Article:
Philadelphia

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Address: 239 Arch St, Philadelphia, PA 19106
19106
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The story of Betsy Ross is one of the great American legends. As the story goes, Gen. George Washington approached Ross and asked her to make a flag. She obliged, and the rest is history. While it’s a great story, it’s most likely just a legend. Still, a visit to the Betsy Ross House is a worthy trip to learn more about Ross, a seamstress who died in 1836. The house dates to 1740 and is said to be Ross’ residence from 1776 until 1779. However, there is some debate about whether this is actually the house in which she lived.

Phone Number: (215) 686-1252
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Address: 320 Chestnut Street, Philadelphia, PA, 19106
19106
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Phone Number: (215) 925-0167
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Address: 340 N. 5th St., Philadelphia, PA 19106
19106
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Address: 138 South 2nd St., Philadelphia, PA 19106
19106
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Phone Number: (215) 413-1443
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Address: 126 Elfreth’s Alley, Philadelphia, PA 19106
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Phone Number: (215) 574-0560
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Address: 520 Chestnut St., Philadelphia, PA 19106
19106
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Independence Hall, the centerpiece of Independence National Historical Park, is where the Founding Fathers signed the Declaration of Independence in 1776. Inside the building nearly a dozen years later, in 1787, they laid the framework for the U.S. Constitution. Today, the historic edifice is the centerpiece of Independence National Historical Park. A guided tour of the building brings to life the many events that happened inside the building’s four walls that shaped the country’s early history.

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Address: 19106
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Of all the nation’s symbols, none may be as enduring as the Liberty Bell. A Philadelphia institution for two-and-a-half centuries, the bell’s story is as much fiction and folklore as it is a fact. Initially cast in 1752 by the Whitechapel Bell Foundry, a British foundry still in operation today, the bell arrived in Philadelphia in August 1752, cracked on its first use. A pair of founders, John Pass and John Stow, offered to recast the bell. Even though neither was an expert in bell casting, the two broke up the bell, melted it down and recast it after adding copper to the mix to strengthen the metal. What emerged was the Liberty Bell.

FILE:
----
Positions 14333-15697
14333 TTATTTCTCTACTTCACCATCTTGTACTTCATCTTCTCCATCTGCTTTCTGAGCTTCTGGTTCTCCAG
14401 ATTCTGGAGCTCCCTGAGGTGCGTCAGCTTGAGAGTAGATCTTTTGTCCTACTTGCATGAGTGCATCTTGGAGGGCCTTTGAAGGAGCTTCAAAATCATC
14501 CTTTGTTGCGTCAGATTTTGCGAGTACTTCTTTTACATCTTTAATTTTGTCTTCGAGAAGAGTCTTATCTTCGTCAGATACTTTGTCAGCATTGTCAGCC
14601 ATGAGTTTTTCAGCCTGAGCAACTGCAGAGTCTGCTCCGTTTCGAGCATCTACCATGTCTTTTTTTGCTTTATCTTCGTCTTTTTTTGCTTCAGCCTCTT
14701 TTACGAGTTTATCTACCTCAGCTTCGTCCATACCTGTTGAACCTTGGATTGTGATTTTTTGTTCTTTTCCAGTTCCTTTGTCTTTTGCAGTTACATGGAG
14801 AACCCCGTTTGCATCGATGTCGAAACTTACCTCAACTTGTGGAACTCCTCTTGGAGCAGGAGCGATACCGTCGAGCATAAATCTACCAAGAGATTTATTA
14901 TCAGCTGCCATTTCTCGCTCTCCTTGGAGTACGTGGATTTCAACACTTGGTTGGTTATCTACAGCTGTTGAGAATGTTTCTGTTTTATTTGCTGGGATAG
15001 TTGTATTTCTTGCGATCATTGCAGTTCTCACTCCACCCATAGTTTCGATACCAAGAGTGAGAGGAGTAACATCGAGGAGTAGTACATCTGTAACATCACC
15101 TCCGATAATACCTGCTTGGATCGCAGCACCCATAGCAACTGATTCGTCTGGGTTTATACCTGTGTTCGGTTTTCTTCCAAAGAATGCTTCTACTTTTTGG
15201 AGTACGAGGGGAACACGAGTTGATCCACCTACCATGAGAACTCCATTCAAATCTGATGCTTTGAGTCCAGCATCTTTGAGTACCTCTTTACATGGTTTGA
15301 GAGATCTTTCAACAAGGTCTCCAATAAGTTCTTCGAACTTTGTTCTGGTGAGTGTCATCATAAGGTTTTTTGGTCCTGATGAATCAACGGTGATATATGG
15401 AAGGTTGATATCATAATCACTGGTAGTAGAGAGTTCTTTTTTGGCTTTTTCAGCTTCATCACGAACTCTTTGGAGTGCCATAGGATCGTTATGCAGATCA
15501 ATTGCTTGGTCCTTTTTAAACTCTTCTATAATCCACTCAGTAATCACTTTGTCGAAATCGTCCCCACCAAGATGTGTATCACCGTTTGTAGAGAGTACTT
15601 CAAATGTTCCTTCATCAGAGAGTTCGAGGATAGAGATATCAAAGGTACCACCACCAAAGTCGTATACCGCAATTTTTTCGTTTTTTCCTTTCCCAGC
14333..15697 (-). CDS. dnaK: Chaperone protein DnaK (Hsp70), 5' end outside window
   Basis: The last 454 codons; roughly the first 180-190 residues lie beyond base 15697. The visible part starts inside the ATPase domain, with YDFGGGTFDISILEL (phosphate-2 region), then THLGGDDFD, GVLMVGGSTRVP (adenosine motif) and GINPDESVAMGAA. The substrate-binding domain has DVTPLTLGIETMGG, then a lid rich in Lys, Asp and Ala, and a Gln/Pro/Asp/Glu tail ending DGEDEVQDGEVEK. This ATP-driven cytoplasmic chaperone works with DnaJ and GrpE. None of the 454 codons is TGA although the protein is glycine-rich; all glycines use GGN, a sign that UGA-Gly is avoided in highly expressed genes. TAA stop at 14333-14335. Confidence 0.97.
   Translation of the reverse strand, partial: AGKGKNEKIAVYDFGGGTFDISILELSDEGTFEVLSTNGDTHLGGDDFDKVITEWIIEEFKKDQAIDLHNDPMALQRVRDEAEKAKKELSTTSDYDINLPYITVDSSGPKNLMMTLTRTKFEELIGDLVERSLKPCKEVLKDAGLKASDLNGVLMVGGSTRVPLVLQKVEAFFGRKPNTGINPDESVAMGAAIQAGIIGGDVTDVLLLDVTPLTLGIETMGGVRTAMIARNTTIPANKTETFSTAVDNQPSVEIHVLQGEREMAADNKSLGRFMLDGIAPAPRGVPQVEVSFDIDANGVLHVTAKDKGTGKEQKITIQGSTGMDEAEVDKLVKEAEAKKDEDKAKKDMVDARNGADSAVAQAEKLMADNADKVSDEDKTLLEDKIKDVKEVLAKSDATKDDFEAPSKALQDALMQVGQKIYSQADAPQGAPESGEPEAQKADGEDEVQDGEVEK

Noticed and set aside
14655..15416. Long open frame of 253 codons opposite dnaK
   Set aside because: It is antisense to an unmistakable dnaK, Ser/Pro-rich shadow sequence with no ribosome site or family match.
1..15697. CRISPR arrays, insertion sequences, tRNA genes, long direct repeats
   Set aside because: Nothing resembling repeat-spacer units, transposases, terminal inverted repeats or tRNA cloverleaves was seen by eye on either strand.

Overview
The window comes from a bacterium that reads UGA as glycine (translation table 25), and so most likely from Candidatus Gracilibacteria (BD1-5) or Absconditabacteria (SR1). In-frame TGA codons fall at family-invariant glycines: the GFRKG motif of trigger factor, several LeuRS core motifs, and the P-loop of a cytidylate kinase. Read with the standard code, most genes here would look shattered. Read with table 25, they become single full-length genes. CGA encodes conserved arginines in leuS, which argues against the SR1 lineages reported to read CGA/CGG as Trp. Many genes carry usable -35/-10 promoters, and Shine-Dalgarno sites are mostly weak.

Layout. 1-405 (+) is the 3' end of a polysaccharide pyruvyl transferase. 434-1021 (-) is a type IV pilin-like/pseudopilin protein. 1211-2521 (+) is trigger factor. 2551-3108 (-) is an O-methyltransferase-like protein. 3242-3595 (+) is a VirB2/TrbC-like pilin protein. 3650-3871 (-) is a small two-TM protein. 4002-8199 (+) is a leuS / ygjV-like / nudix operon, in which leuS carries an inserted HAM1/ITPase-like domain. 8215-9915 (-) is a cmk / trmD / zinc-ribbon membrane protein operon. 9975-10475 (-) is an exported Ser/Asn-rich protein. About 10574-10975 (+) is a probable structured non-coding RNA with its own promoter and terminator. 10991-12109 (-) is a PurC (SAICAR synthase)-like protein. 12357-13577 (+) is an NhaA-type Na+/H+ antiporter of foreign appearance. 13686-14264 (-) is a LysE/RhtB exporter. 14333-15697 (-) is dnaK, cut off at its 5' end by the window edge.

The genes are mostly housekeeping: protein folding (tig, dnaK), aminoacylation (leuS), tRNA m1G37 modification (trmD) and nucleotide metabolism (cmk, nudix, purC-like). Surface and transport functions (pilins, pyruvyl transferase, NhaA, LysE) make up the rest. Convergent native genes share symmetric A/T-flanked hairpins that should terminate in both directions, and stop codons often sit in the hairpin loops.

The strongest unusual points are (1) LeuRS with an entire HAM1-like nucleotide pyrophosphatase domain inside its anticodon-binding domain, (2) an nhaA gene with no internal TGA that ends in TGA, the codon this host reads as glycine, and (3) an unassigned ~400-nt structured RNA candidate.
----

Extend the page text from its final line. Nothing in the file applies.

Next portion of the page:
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Address: 525 Arch St, Philadelphia, PA 19106
19106
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The private, nonprofit National Constitution Center brings people together to learn about, debate and celebrate arguably the most important document ever created: the U.S. Constitution. The center, located on Independence Mall, is an interactive museum that is a hub for conversation and study of the Constitution. Its congressional charter “to disseminate information about the U.S. Constitution on a nonpartisan basis.”

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Address: 1136 Arch Street, Philadelphia, PA 19107
19107
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Phone Number: (215) 922-2317
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Address: 2600 Benjamin Franklin Pkwy, Philadelphia, PA 19130
19130
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Tomb of the Unknown Revolutionary War Soldier
Address: 217-231 W. Washington Square, Philadelphia, PA 19106
19106
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The Tomb of the Unknown Revolutionary War Soldier honors the soldiers who died during the American Revolutionary War. Many of those soldiers were buried in mass graves in Washington Square, where the monument is located. The memorial was conceived in 1954 by the Washington Square Planning Committee and completed in 1957. The monument, designed by architect G. Edwin Brumbaugh, features an eternal flame and a bronze cast of Jean Antoine Houdon’s George Washington statue. An unknown soldier — either British or a colonial soldier — is encased in the memorial. Both the tomb and Washington Square are part of Independence National Historical Park.

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Address: 151 N Independence Mall E, Philadelphia, PA 19106
19106
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The Philadelphia Mint has been a staple of the city since 1792 when the nation’s first-ever Mint opened here. At the time, the city was the nation’s capital. The Mint has been housed in its current building at the intersection of N. 5th and Arch streets since 1969. Visitors can take free self-guided tours and see the coining operations from a walkway 40 feet above the factory floor.

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